SCREAM, BLACULA, SCREAM (1973)
Directed by Bob Kelljan
on Dual Format as part of Blacula: The Complete Collection
After a row over who should become the leader of a voodoo cult, wannabe leader Willis resurrects black vampire Mamuwalde using his black magic and is turned into a vampire. Unleashed upon the world once again, Blacula feeds his insatiable hunger but finds that a young woman named Lisa could use her powerful voodoo talents to rid him of his vampire curse for good.
Voodoo meants vampirism in Blacula sequel, SCREAM, BLACULA, SCREAM. The films takes part of the original movie’s plot, where an individual working with the police spots that recent slayings could be vampire related forcing them to hunt down the culprit, and sprinkles in a new storyline of Mamuwalde’s desire to rid himself of his vampirism. Unlike the first film that had a funkadelic vibe complete with grooving soundtrack, SCREAM, BLACULA, SCREAM lacks in vibrance, fun and personality, leaving a dimmer movie than we have seen previously.
The sequel sees William Marshall reprise his role of the smooth-talking African prince Mamuwalde turned vampire known as Blacula. Like his previous outing, he comes across as a gentleman but at the same time easily gives into his vampiristic side, sucking the blood of afro beauties and beating up police officers. Pam Grier joins SCREAM, BLACULA, SCREAM as Lisa, the powerful voodoo practitioner, who becomes the target of Mamuwalde due to her exceptional talents. However, with his new recruit Wallis eager to dethrone Lisa as top of their voodoo religion in the area, Mamuwalde must ensure her safety if he is to b cured of his vampirism.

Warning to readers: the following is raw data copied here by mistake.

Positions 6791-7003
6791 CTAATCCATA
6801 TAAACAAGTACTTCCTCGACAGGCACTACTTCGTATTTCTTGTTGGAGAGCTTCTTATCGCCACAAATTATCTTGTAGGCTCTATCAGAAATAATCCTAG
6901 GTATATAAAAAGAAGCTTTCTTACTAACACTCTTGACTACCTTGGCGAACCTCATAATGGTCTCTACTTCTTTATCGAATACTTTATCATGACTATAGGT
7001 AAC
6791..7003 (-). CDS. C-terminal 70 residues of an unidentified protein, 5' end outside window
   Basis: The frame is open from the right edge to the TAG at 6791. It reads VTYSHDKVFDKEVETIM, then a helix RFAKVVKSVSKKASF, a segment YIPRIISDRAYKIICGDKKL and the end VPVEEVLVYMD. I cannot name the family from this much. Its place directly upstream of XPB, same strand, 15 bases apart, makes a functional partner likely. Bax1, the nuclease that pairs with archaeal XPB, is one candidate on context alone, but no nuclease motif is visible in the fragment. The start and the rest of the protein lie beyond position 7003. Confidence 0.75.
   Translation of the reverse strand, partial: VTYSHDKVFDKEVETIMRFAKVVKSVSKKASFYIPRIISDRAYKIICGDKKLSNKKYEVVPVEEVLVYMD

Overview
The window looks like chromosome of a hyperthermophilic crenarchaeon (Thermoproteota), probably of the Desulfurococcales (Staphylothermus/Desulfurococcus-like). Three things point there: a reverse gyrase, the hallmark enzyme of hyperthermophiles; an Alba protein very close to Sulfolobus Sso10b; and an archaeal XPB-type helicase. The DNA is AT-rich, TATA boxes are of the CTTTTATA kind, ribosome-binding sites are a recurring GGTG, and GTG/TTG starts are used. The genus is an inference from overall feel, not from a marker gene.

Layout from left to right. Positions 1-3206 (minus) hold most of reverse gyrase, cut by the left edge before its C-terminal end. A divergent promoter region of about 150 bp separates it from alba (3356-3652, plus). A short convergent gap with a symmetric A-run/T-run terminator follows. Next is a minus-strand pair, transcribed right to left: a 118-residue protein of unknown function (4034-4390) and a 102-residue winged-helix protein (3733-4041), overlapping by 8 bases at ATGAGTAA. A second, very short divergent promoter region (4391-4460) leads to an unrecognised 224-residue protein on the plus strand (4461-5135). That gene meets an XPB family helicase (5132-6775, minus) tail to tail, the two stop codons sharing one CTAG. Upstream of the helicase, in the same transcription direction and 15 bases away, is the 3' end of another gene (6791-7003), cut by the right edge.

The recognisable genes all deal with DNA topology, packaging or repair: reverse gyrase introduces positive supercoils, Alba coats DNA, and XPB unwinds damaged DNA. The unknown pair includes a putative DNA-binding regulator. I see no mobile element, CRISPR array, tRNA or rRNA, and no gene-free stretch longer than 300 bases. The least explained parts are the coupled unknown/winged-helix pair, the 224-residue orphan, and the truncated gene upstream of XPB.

A weak script and screenplay means there’s not much in the sequel to keep the characters busy nor the viewer that entertained. Pam Grier feels underused and even William Marshall’s Blacula screentime feels less than that of its predecessor, or maybe it was because he wasn’t given much to do other than gaze over African jewellery and impart his wisdom when not sucking blood.
Whilst taken in the same vein as Blacula, a horror with a humorous streak, there seems to be less comic moments in this sequel. Instead the focus seems to be on the vampire hoarde of Mamuwalde and despite their goofy fangs jutting over their lips, the make-up of some of the vampires is quite frightening, especially when viewed close up when they quickly fly at the camera. Once again though, SCREAM, BLACULA, SCREAM lacks any real blood or gore, instead opting to show exaggerated fight scenes. At least in the sequel, more weapons than stakes are used that adds a little variety.
SCREAM, BLACULA, SCREAM has been packaged with Blacula as a dual format release in the Blacula – The Complete Collection from distributor Eureka Entertainment. With its high definition transfer, the disc also contains the trailers for each movie and a 20 odd minute discussion of the movies with critic Kim Newman. The release also comes packaged with a 32 page booklet with writings about the film and rare imagery from the movie.
Whilst the film no doubt has its flaws and isn’t as effective as it could be, it’s still entertaining in its own blaxpolitation horror style. Any fan of horror would be pleased to have these movies in their collection or at least to see them, though the original is definitely the stronger and fun-filled of the two.